The deficit of energy supply in Cameroon as well as in many sub-Sahara African countries is well known. However, despite impressive oil and waterpower resources, at national level electricity and fuel is mostly available in main towns only; most other areas are served by diesel-generated electricity or have no electricity at all. The energy situation in rural areas is characterized by poor quality fuel, inefficient use, unreliable supply and limited access. In Cameroon for example the electricity access rate is only 48.7% and in rural Cameroon millions people in rural areas are still without access to modern energy services. Energy needs for the isolated rural communities relies mainly on firewood and charcoal. Uncontrolled use of such biomass causes deforestation which has its negative impacts at local (land degradation), regional (air, water and soil pollution) and global levels (greenhouse gas emissions, contributing to climate change).
In this context decentralized options for a rural energy supply based on renewable energies provide opportunities to enhance economic productivity and income in rural areas, while also improving the sustainable management of natural resources. In the Sahel area of Africa with mostly dry climate, during the last decade Jatropha (Jatrophacurcas) has been presented as a plant with an enormous potential which could easily grow on degraded soil without care or any input and also resist to diseases and drought and however sustain gut productivity. Therefore it was considered as a new chance for poor farmers of the Sahel area who could also on one hand increase their income by selling the oil pressed from the Jatropha seeds, achieve a better utilization of soil (including reutilization of degraded soils and desert); on the other hand oil from Jatropha could be used locally by farmers as a source of energy: biofuel for small machines (generator for electricity supply, engine pump and different machines for harvest and postharvest processing), for lighting (oil in lamps), for cooking (optimized oil cooker); The press-cake of Jatropha kernel could be used as organic fertilizer too. All this could significantly contribute to ameliorate the energy supply and therefore also the live of the small scales farmers of the rural area.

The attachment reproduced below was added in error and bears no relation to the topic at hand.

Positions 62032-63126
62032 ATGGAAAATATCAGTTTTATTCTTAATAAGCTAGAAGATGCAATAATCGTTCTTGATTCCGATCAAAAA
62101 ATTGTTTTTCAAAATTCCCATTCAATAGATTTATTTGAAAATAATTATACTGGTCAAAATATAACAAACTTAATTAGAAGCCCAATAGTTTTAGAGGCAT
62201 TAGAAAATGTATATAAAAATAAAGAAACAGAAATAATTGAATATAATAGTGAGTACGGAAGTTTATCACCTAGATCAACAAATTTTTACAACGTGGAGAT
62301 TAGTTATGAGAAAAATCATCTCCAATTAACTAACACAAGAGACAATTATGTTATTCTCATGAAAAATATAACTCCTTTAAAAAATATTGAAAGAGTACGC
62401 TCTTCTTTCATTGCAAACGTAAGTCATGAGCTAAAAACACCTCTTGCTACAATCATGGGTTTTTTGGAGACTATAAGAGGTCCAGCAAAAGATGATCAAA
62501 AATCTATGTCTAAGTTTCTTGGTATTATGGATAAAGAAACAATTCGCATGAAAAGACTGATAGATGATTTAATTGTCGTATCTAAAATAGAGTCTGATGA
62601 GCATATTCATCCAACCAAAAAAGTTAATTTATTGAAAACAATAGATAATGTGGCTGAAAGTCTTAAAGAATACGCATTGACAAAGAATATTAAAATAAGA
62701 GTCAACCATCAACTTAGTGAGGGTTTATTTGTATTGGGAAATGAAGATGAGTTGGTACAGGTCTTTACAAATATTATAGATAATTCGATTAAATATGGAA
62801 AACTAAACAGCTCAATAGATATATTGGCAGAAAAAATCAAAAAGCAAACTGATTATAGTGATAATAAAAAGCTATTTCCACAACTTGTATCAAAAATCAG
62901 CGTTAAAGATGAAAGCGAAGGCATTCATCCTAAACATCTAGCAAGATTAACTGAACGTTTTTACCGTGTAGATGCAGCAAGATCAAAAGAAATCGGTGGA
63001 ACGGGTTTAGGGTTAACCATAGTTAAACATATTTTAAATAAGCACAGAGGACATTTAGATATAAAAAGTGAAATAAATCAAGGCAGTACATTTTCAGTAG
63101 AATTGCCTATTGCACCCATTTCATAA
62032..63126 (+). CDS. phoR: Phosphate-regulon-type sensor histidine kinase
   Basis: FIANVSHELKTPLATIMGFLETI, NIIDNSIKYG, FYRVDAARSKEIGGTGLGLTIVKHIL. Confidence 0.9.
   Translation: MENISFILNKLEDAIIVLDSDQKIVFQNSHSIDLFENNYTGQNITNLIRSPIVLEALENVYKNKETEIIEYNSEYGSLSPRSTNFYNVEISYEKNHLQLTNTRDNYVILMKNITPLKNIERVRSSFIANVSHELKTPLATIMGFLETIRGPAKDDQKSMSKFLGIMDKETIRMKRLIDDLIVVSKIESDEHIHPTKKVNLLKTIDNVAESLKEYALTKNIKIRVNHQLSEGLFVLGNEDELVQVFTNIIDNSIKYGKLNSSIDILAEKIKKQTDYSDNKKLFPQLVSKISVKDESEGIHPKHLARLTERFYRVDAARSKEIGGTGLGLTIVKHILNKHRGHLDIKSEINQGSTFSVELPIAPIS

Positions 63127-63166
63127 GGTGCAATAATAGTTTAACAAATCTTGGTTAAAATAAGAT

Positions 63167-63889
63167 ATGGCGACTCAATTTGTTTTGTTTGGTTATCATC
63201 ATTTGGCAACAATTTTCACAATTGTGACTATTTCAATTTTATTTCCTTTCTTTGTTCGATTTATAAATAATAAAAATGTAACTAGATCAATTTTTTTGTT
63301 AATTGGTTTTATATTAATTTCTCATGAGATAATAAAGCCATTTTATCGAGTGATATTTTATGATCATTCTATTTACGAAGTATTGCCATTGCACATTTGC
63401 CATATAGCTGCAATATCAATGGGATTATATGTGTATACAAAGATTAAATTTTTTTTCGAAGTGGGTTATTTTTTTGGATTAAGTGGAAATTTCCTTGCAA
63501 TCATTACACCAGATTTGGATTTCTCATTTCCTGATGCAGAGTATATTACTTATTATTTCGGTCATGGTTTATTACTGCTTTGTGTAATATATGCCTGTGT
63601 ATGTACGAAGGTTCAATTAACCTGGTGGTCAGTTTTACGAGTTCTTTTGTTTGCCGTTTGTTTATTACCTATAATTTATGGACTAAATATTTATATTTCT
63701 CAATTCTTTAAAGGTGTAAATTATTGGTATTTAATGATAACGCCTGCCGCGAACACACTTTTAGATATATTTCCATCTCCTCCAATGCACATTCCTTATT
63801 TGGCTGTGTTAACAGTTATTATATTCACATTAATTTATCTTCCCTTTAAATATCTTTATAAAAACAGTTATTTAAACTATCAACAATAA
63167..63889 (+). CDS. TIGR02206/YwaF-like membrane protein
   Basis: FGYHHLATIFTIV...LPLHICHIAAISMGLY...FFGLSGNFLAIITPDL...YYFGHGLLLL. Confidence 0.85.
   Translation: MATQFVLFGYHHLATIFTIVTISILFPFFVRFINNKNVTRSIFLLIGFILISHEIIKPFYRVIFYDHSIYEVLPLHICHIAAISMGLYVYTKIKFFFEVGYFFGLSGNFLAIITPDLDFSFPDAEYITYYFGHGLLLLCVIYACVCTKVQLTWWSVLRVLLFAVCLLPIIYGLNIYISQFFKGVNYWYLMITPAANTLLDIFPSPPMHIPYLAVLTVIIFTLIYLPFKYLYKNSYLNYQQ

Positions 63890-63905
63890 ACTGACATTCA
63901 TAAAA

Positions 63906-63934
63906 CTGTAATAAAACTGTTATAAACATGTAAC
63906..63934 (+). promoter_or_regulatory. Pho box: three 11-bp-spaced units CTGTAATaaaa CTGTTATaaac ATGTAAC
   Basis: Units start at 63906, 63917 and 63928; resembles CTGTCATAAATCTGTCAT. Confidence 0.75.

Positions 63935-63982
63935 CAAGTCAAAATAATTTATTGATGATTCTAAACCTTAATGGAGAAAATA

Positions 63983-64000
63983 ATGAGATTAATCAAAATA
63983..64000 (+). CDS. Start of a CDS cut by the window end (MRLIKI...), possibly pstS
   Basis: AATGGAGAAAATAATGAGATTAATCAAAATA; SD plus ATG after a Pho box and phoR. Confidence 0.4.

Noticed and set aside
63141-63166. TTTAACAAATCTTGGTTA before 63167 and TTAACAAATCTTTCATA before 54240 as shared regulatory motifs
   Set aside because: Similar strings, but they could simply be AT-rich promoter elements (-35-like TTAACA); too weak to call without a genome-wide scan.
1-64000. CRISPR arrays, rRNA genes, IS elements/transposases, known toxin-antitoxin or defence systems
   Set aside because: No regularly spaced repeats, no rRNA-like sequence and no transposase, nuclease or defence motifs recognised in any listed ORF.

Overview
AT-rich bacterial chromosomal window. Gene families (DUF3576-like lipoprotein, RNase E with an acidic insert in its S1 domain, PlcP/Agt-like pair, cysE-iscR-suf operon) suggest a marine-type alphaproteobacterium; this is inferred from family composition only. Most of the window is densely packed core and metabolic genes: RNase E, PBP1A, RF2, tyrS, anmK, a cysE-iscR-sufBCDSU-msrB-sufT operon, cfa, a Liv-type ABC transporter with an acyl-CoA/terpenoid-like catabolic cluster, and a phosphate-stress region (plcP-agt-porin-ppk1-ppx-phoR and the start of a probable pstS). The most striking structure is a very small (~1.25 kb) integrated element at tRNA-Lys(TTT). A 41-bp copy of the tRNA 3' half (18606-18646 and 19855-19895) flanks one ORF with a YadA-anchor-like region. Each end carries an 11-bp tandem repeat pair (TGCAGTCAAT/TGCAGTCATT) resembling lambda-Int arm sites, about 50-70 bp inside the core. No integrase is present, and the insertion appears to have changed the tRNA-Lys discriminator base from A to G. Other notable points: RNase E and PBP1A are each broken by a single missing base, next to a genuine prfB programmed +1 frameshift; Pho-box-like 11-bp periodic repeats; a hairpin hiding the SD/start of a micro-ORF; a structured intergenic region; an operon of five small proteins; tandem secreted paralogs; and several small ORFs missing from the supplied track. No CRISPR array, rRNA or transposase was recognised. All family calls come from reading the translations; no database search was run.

Some farmer and companies in the Sahel region who experimented the culture of Jatropha got very poor results, due mostly to lack of knowledge as the botany of this plant has not yet been completed and due also to absence of improved Jatropha varieties with increased and stabilized seed yields. Therefore it was necessary to implement and follow a selection program which could develop improved and adapted varieties for different agro-climatic areas. Such a program is being conducted in Cameroon by, one of the first private agronomic research company in the country (JatroSelect Cameroun) with promising results. The optimization of the profitability of the culture of Jatropha will be achieved through this work and therefore, with reliable data on Jatropha culture, it will be possible for the farmers to better plan and take decision for land and capacity allocation in small scale farms. The resulting production of Jatropha oil might help to mitigate on a sustainable way the existing energy supply problems in many rural areas.
Contact the author Eulogue Dongmeza for further information